Emerging overcapacities make new investments both in the home and host countries unnecessary. The export-oriented industries in particular have cut output and idled capacity. Tight credit conditions curtail FDI in two ways: FDI in the form of loans to subsidiaries shrinks or even becomes negative and the bank-financing of equity investments becomes more costly. FDI projects may be cancelled or delayed due to the lack of affordable financing and uncertain market prospects. Another important part of FDI, reinvested profits, contract when foreign investors' profits shrink. In addition, profits may be withdrawn by parent companies from more successful locations to finance losses in the home country.
Return to mid-naughties
After a year of stagnation, FDI inflows to emerging Europe halved in 2009, falling to about the 2005 level. The setback was most serious in the new EU member states (NMS), less significant in Southeast Europe and the CIS. In the two latter regions, the 2009 inflows were above those reached in 2005, thus some achievements of the economic upswing period could be consolidated. Inflows to the NMS were nearly as low as in 2003 when the drop was related to the "dotcom" crisis.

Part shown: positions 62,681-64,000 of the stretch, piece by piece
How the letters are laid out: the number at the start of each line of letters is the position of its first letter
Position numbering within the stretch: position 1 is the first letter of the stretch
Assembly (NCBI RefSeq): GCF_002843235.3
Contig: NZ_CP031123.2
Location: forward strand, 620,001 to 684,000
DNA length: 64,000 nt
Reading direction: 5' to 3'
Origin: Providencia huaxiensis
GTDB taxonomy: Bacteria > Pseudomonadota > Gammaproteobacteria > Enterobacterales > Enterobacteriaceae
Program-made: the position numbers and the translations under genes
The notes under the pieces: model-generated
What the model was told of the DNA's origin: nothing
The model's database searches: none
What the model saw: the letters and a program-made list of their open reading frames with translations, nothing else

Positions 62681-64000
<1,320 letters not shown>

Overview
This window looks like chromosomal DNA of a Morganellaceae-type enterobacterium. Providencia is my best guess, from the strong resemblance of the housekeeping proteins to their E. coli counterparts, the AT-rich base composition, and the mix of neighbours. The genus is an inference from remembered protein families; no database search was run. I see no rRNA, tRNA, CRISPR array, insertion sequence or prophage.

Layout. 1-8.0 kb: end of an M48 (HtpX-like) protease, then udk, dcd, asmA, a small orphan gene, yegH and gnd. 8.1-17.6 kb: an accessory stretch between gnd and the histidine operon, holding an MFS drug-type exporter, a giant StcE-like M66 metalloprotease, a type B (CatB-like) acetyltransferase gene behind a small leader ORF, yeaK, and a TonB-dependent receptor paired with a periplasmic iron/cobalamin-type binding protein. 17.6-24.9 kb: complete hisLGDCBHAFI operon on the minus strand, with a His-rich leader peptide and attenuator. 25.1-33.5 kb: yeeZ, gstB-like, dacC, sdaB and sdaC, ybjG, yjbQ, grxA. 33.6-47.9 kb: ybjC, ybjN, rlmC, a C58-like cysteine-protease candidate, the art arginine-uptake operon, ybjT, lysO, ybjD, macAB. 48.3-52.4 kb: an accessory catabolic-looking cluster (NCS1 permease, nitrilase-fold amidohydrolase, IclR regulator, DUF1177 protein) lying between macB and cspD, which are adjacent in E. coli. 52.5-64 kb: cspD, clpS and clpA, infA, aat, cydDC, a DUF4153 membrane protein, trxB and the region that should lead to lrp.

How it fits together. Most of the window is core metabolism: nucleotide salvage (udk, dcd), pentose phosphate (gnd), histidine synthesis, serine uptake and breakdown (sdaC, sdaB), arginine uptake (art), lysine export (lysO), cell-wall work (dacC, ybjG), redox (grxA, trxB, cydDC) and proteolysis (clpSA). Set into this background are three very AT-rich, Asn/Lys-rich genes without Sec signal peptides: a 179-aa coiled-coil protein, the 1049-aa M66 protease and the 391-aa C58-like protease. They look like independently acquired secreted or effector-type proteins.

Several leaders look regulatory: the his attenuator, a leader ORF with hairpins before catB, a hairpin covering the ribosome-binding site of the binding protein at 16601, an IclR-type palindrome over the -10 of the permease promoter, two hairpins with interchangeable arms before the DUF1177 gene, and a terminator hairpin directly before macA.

All NMS were seriously hit by the FDI decline in 2009. Two of them, Slovakia and Slovenia, booked negative FDI inflows, implying that accumulated capital reserves were repatriated.